Dry 1,2,3,4-O-tetraacetyl-L-arabinose (18.3 g, 57.5 mmol) was dissolved in dry CH2Cl2 (200 mL) and was cooled to −78° C. Thiophenol (6.5 mL, 63.3 mmol) was added followed by addition of SnCl4 (1M, 17.3 mL, 17.3 mmol). The reaction solution was stirred at −78° C. for 6 hours until the disappearance of the starting material in TLC. Saturated aqueous NaHCO3 (100 mL) was added. The organic layer was separated and the water layer was extracted with CH2Cl2 (30 mL) three times. The combined organic layer was washed with brine and dried over Na2SO4. The solvent was removed and the product was purified by silica gel column chromatography to afford thiophenyl-2,3,4-O-triacetyl-L-arabinose (16.95 g, 80%). Thiophenyl-2,3,4-O-triacetyl-L-arabinose (8.88 g, 24.1 mmol) was dissolved in MeOH (120 mL) followed by the addition of sodium methoxide (65 mg, 2 mmol ). The reaction solution was stirred at 25° C. for three hours, then saturated aqueous NH4Cl was added. The organic layer was separated and the water layer was extracted with CH2Cl2 (30 mL) three times. The combined organic layer was washed with brine and dried over Na2SO4. The solvent was removed and the product was purified by silica gel column chromatography to afford 22 (5.53 g, 22.9 mmol, 95%)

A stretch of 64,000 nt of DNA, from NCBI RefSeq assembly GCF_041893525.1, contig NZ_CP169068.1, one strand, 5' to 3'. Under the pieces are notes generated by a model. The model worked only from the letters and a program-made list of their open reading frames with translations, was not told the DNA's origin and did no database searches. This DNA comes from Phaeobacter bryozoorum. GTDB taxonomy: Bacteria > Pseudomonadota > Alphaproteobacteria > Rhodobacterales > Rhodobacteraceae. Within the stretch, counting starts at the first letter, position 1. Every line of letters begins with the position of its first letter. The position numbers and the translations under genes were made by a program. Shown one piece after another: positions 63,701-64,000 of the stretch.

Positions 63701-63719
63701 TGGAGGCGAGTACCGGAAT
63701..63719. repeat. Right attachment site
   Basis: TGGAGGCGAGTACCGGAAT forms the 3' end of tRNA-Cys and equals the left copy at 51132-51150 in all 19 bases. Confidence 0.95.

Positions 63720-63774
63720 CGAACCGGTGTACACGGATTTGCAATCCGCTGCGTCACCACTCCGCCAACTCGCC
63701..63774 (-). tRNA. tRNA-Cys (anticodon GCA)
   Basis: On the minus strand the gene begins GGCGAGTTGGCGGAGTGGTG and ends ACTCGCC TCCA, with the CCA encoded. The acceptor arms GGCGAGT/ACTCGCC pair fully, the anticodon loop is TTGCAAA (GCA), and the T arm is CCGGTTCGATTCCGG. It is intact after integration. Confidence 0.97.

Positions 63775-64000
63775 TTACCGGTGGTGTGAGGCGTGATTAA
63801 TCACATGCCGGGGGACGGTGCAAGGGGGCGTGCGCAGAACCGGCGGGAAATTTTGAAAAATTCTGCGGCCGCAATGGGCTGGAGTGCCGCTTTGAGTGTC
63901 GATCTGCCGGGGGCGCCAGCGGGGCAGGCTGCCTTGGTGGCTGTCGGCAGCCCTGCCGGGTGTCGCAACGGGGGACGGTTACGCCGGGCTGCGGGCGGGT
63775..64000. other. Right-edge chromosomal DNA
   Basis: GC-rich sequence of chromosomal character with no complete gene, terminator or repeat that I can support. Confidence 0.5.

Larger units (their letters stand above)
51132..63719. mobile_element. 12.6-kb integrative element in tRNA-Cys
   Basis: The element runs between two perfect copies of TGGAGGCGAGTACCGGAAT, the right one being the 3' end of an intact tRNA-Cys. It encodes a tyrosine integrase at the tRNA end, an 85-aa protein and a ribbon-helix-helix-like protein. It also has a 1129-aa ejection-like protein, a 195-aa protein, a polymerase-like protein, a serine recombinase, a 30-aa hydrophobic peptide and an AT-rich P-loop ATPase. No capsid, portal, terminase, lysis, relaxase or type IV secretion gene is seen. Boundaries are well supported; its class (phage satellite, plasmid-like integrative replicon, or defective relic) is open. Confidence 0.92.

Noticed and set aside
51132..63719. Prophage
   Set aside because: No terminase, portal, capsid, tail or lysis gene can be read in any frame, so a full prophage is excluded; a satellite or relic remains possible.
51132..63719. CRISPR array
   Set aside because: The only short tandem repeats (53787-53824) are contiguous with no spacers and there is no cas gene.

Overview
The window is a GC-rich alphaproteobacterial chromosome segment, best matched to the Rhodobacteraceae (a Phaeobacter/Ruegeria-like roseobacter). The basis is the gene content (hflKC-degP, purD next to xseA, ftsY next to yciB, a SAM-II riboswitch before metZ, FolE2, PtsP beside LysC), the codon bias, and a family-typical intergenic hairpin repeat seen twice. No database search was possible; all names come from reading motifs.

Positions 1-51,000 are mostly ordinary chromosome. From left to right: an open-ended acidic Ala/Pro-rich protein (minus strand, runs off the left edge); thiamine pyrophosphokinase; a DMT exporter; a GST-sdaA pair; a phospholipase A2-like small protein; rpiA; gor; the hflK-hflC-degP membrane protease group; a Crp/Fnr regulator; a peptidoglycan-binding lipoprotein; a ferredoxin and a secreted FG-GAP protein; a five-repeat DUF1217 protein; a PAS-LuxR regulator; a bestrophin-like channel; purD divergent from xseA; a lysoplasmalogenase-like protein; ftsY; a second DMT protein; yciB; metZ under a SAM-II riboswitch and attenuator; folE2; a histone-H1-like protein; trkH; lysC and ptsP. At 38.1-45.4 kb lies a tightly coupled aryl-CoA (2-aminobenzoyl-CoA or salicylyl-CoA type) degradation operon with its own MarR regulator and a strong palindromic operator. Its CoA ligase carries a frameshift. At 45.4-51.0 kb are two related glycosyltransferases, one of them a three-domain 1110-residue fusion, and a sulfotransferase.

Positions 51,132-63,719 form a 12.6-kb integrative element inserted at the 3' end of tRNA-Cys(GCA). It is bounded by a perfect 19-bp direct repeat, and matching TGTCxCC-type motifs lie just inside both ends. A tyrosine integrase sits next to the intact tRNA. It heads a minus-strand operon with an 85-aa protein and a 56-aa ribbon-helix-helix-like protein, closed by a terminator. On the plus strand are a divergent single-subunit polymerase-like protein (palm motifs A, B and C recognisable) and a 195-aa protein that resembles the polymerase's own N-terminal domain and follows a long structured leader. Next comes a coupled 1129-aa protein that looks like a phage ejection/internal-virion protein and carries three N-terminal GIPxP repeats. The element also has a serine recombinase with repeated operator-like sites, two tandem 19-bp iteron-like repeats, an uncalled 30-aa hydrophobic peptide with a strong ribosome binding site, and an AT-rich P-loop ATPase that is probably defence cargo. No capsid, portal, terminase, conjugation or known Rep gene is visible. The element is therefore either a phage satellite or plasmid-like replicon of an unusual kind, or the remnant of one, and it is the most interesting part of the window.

EXAMPLE XI

Preparation of Compounds 23, 24